SINGAPORE - Malaysia has paid Singapore about $102.8 million as compensation for the costs it incurred in the failed high-speed rail (HSR) project.
In a joint statement on Monday (March 29), Singapore’s Transport Minister Ong Ye Kung and Malaysia’s Minister in the Prime Minister’s Department (Economy) Mustapa Mohamed said the two countries have finalised the settlement of compensation for the terminated project.
Malaysia has made a payment of $102,815,576 (RM320,270,519.24) to reimburse Singapore for costs incurred for the development of the project, and for a further extension of the initial two-year suspension.
"The two countries reached an amicable agreement on the amount following a verification process by the Government of Malaysia. This amount represents a full and final settlement in relation to the termination of the Bilateral Agreement," said the joint statement.
"Both countries remain committed to maintaining good relations and fostering close cooperation for the mutual benefit of the peoples of the two countries."
In a Facebook post, Mr Ong said: "I am glad that we were able to close this chapter amicably, without affecting the good bilateral relations between our two countries.
"Looking ahead, there are many areas that we have opportunities to cooperate on. These include the issues Minister Vivian Balakrishnan discussed with leaders in Malaysia last week, such as the restoration of some air travel, which the Ministry of Transport (MOT) will be very involved in, and also commuting via the Causeway."
On Jan 1, Prime Minister Lee Hsien Loong and his Malaysian counterpart Muhyiddin Yassin issued a joint statement to announce the termination of the HSR project. Malaysia had allowed the bilateral agreement to lapse on the deadline of Dec 31, 2020, after both sides could not agree to changes it had proposed.
Mr Ong had said in Parliament on Jan 4 that with the project's termination, Malaysia has to compensate Singapore in accordance with the HSR agreements, noting that the Republic has spent about $270 million on the project so far.
This compensation would include various abortive costs such as for consultancy services, design of infrastructure and manpower to deliver the HSR project. It would not cover land acquisition costs as the value of the land can be recovered, he said then.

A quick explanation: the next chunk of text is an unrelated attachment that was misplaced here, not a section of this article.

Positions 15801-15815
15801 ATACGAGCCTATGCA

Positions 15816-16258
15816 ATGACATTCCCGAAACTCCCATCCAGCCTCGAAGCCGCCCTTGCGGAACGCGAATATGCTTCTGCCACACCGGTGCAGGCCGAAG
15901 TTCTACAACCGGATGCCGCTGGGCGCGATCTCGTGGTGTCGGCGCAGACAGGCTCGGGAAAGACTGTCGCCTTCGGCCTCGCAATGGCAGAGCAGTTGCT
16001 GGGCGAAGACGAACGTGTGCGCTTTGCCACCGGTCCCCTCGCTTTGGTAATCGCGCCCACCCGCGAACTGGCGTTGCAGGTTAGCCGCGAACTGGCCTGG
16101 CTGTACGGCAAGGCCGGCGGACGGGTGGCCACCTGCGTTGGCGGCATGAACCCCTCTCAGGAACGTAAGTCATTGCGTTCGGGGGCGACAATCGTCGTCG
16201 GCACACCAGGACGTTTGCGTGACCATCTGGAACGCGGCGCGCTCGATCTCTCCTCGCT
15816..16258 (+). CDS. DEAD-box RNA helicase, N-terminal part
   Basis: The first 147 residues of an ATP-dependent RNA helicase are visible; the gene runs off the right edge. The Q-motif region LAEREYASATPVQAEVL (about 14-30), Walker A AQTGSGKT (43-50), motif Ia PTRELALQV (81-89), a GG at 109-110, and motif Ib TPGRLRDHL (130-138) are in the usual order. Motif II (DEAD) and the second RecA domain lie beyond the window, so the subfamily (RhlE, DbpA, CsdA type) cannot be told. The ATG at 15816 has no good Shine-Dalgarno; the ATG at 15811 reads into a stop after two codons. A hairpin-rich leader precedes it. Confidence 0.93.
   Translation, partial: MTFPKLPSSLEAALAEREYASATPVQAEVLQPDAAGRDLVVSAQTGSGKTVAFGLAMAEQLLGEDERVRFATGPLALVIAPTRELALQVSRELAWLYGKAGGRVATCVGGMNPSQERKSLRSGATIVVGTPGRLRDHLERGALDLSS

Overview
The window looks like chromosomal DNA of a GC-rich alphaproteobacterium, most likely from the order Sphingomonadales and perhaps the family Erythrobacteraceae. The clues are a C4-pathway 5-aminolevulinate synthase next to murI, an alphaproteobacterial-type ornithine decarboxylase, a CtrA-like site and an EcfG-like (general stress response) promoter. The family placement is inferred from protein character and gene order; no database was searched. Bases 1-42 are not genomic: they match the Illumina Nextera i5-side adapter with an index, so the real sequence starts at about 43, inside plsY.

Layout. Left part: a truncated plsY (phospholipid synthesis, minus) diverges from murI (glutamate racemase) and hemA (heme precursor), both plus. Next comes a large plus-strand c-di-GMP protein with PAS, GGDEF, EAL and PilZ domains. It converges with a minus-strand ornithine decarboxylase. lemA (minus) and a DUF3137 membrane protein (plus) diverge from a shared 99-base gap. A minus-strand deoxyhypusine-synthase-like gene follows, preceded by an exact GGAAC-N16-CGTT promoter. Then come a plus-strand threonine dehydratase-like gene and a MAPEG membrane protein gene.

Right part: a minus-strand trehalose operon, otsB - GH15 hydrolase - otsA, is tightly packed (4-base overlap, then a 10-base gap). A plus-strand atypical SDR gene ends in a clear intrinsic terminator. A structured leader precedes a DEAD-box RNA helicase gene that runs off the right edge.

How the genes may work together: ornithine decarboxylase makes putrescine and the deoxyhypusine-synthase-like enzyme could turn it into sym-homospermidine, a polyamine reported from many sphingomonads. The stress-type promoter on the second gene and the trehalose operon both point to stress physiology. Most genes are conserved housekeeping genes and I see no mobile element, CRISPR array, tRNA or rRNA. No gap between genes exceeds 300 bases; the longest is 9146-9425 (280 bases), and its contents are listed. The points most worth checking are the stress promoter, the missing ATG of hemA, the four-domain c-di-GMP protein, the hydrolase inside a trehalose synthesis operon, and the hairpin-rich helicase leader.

In response to queries about the compensation, an MOT spokesman noted that the $270 million includes land acquisition costs.
“Because the Singapore Government can recover value from the land we acquired, we are not seeking compensation for it. For example, one piece of land acquired will be used to develop the Integrated Train Testing Centre, which broke ground recently,” she said, referring to the former Raffles Country Club site.
“For the final compensation amount of $102 million, the bulk of it was computed and determined when we acceded to Malaysia’s request to suspend the project, and was stipulated in the HSR agreements.”
The planned 350km rail line, which both sides agreed to build in 2013, was to have run from a terminal station in Bandar Malaysia in downtown Kuala Lumpur to a terminal in Jurong East.
The HSR was slated to have seven stations, and would have cut travel time between Kuala Lumpur and Singapore to 90 minutes, compared with over four hours by car and about five hours end-to-end by air.
Both countries signed a legally binding bilateral agreement on the project in December 2016, witnessed by PM Lee and then Malaysian Prime Minister Najib Razak.
Singapore commenced work on the project, including appointing a firm to design its HSR infrastructure and later calling an international joint tender with Malaysia for an assets company.
But the project was later suspended at Malaysia’s request, after a change in the Malaysian government following the May 2018 General Election.
Then Malaysian Prime Minister Mahathir Mohamad, whose coalition defeated Mr Najib’s in the election, said the country made “a final decision” to drop plans for the HSR. He later backtracked on his earlier comments and said the HSR was temporarily shelved due to its high costs.
The two countries agreed in September 2018 to suspend the project for about two years, and Malaysia reimbursed Singapore $15 million for costs incurred by the deferment.
On May 31 last year, Singapore agreed to Malaysia’s request to further suspend the HSR project for seven more months till Dec 31.
Last November, Singapore’s MOT said Malaysia had proposed changes to the HSR, and Singapore was discussing them in good faith.
The project was terminated after both sides failed to reach an agreement by the final deadline of Dec 31 last year.
In January, Mr Ong told the House that Singapore could not accept Malaysia’s proposal to remove the project’s systems supplier and network operator.
Singapore saw the assets company as necessary to ensure that the interests of both countries are protected, and its removal “constituted a fundamental departure from the HSR bilateral agreement”, he said then.